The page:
Dalomi Harden, Harden's restaurants co-founder, dies at 99
BY TIM STANLEY World Staff Writer
Sunday, September 02, 2012
9/02/12 at 4:56 AM
They went together like, well, hamburgers and fried chicken.
And for Dalomi and Johney Harden, that was a hard-to-beat combination.
In building a long-standing Tulsa-area tradition from those fast-food staples, Johney might've become the better known of the pair. But from the beginning, family members say, Dalomi was every bit his partner.
"She was very much the force behind him," said Jo Endsley, the couple's daughter.
The partnership started with Harden's Hamburgers, a restaurant that eventually would expand to several locations.
A few years later the couple introduced Kentucky Fried Chicken to Tulsa with its first area franchise.
Next, after perfecting a chicken recipe of their own, they opened Harden's Fried Chicken.
But whether at a restaurant site or at their annual Tulsa State Fair tent, where they sold their burgers and chicken to fairgoers for almost 40 years, the Hardens were an inseparable team.
"Mom was a quiet person, but she always was a big part of what he did. And he adored her," Endsley said.
Dalomi M. Harden died Tuesday. She was 99.
A service was held Friday at Memorial Park Cemetery Chapel. Moore's Eastlawn Funeral Home was in charge of arrangements.
Johney Harden, her husband of 66 years, died in 2001.
One of eight children born to a family of western Oklahoma sharecroppers, Dalomi met Johney in Mountain View in 1934.
He was working in a café there, learning the restaurant business, when she came in with her sister.
"He already knew her sister and asked her, 'Who is that cute girl?' " Endsley said.
They didn't date for long before getting married.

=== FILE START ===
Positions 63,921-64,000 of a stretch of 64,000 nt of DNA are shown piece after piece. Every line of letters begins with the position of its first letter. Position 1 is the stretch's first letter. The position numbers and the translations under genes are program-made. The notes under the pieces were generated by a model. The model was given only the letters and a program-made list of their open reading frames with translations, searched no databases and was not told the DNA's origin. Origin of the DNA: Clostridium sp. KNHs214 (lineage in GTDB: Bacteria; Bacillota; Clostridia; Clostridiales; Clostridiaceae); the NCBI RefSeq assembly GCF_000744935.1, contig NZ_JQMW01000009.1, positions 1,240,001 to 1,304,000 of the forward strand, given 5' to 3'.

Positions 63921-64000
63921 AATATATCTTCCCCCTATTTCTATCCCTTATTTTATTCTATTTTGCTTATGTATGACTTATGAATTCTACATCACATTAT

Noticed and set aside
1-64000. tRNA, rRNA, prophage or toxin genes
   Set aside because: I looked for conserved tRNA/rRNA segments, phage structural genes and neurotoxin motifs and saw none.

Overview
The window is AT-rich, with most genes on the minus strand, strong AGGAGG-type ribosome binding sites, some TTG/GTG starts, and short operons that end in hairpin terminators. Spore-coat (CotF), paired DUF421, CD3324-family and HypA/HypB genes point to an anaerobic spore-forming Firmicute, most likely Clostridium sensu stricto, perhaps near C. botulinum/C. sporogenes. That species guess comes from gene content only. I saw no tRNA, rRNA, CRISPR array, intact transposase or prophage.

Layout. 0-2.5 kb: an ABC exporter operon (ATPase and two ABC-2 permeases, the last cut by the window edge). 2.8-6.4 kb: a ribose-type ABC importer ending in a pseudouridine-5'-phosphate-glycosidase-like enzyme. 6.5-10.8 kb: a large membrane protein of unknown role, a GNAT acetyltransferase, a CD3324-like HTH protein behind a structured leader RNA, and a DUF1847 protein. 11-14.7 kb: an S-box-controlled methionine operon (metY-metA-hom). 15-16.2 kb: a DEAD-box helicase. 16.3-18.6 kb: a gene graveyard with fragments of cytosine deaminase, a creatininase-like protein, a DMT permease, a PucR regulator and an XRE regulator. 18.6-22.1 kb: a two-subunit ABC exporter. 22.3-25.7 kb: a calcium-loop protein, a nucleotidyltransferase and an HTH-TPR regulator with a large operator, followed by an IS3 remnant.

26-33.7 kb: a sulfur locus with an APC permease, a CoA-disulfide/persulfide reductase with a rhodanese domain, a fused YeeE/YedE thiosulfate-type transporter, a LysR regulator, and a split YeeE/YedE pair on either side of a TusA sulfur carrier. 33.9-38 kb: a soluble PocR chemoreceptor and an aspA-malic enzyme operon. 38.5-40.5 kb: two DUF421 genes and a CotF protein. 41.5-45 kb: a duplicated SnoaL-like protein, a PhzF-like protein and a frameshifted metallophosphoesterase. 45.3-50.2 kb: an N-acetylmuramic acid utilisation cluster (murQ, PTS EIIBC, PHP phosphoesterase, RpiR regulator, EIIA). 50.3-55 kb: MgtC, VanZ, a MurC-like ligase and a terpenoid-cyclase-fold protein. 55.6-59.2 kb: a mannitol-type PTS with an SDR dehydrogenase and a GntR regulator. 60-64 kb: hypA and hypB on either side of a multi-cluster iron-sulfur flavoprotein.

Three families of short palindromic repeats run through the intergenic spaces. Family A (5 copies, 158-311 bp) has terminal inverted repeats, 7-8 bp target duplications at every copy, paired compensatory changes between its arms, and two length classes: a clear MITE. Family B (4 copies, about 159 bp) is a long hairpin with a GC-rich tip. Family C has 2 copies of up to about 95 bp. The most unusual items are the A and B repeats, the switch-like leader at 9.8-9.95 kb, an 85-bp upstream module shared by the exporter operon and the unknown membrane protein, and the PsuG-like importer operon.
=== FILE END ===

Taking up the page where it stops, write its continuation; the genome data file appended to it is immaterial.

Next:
Moving to Tulsa five years later, Johney Harden opened his first restaurant, Johney's Gyp Joint, on Sixth Street between Boston and Cincinnati avenues.
Dalomi Harden didn't help much with that restaurant; she was "too busy having children," Endsley said.
But when he later opened Harden's Hamburgers at 4004 E. 11th St., she was there with him full time.
While her husband manned the grill, she worked the cash register or did whatever was needed.
They would work side-by-side for many years, family members say.
In 1958, the couple bought Tulsa's first KFC franchise, selling the chicken initially out of their hamburger place before opening several carryout chicken outlets.
They eventually sold them and later introduced Harden's Fried Chicken, which debuted in 1973.
The Hardens' restaurants would have several locations over the years throughout the Tulsa area. By 1989, however, they had sold them all. Two Harden's Hamburgers locations remain.
After retirement, the couple moved to Naples, Fla. But they came back to Tulsa every year for the State Fair.
They served hamburgers and fried chicken at their fair tent for nearly 40 years.
The Hardens might have looked mismatched at first glance: Johney, topping 6 feet tall, towered over Dalomi's petite 4-foot-9 frame.
But that wasn't the case, Endsley said.
"You never heard them fight or argue," she said. "They were always together, just hard-working people."
Dalomi Harden's survivors include three daughters, Jo Endsley, Patricia Sue Clark and Charlene Stevens; a son, Gordon Harden; 12 grandchildren; 28 great-grandchildren; five great-great-grandchildren; and her brother, Jerry Gordon.
Original Print Headline: Businesswoman kept the burgers, chicken coming
Tim Stanley 918-581-8385
Dalomi and Johney Harden introduced Kentucky Fried Chicken to the Tulsa area in 1958 after opening Harden's Hamburgers. Courtesy